At least 50 people have been killed in northern Mali in a car bomb attack on a military base, officials say.
A vehicle packed with explosives detonated at a camp housing soldiers and members of rival armed groups in the region’s main city, Gao.
Mali’s northern desert region has been restive since it was captured by militant Islamists in late 2012.
Despite French military intervention in 2013, the region remains tense with sporadic attacks and kidnappings.
A source at the UN Mission in Mali (Minusma) is quoted by the AFP news agency as saying it was a suicide attack.
The victims were involved in conducting patrols in this highly volatile area under a deal backed by the UN in a bid to stop the violence there.
It is not the first time the military in Mali has been targeted by a deadly attack.
In July last year, about 17 soldiers were killed and 30 others wounded in an attack on a military base in the central town of Nampala.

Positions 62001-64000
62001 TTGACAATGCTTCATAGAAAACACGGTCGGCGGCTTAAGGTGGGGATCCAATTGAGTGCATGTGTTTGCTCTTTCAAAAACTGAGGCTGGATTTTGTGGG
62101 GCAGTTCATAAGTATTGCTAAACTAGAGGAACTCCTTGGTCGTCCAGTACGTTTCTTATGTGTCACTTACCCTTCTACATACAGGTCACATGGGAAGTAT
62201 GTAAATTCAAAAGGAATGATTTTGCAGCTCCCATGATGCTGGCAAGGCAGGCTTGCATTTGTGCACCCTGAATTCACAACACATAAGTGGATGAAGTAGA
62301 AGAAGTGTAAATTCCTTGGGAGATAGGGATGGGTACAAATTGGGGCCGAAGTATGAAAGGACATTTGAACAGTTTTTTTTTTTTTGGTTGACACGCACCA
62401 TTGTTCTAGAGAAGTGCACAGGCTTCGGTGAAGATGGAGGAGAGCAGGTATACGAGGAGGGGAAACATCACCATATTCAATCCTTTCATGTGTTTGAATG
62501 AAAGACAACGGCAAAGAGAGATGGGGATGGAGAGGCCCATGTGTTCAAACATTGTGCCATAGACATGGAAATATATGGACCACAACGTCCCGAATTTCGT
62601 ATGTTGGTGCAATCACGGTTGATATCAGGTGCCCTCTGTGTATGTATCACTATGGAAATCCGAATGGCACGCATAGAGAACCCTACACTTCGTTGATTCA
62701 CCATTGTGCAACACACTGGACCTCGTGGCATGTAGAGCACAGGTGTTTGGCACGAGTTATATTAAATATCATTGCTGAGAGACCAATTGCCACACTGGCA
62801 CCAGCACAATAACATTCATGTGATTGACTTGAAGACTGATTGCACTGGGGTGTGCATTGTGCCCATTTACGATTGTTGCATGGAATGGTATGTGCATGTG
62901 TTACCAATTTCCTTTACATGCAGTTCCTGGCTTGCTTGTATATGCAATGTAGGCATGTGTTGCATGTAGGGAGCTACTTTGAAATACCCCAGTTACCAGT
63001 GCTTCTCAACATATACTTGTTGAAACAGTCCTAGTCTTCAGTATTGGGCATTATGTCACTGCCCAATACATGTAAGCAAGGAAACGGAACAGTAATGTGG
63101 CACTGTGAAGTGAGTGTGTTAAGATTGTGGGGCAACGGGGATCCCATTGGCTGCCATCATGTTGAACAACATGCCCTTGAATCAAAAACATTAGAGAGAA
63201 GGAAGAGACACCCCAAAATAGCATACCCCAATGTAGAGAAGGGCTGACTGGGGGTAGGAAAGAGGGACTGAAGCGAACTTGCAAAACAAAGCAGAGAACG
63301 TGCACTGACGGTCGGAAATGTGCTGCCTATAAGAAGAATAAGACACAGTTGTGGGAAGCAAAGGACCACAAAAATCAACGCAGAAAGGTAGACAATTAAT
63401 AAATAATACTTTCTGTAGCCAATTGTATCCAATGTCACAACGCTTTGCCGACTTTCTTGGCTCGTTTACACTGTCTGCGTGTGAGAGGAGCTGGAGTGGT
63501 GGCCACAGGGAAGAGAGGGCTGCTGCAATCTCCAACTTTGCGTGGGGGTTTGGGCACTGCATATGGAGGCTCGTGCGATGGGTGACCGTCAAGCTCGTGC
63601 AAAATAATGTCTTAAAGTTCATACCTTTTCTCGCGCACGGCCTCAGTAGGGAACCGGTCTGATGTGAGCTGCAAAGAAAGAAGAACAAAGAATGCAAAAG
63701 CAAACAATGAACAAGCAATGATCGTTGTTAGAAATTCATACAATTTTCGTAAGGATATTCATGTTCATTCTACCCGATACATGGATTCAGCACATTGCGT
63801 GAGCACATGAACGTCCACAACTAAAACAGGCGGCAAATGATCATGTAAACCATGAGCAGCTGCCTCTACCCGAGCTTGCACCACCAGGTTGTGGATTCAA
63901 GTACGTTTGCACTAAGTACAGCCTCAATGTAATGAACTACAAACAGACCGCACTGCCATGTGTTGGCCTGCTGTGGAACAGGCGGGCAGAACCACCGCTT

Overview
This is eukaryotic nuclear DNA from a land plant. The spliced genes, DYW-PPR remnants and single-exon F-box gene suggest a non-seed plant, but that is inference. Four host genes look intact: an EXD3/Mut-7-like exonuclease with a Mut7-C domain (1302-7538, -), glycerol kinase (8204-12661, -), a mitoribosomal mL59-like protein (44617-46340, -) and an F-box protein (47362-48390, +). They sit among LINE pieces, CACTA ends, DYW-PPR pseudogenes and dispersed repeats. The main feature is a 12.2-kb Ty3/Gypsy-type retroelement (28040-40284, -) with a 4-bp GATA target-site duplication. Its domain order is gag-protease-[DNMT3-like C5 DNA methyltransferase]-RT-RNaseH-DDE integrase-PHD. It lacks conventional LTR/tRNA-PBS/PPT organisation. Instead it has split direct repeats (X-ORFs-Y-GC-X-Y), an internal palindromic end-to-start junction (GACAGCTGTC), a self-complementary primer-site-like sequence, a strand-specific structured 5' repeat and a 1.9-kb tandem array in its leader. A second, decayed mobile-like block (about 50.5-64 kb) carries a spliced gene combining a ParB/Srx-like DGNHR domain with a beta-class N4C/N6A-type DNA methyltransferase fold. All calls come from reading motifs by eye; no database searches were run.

Mali’s President Ibrahim Boubacar Keita has declared three days of national mourning in a tweet following the latest attack.
The fight against extremist groups is one of the major challenges of Mr Keita’s government.
But a new report by Human Rights Watch says the Malian government is not doing enough to protect civilians from the militants.
Wednesday’s attack shows that even soldiers aren’t safe, says the BBC World Service Africa editor James Copnall. BBC News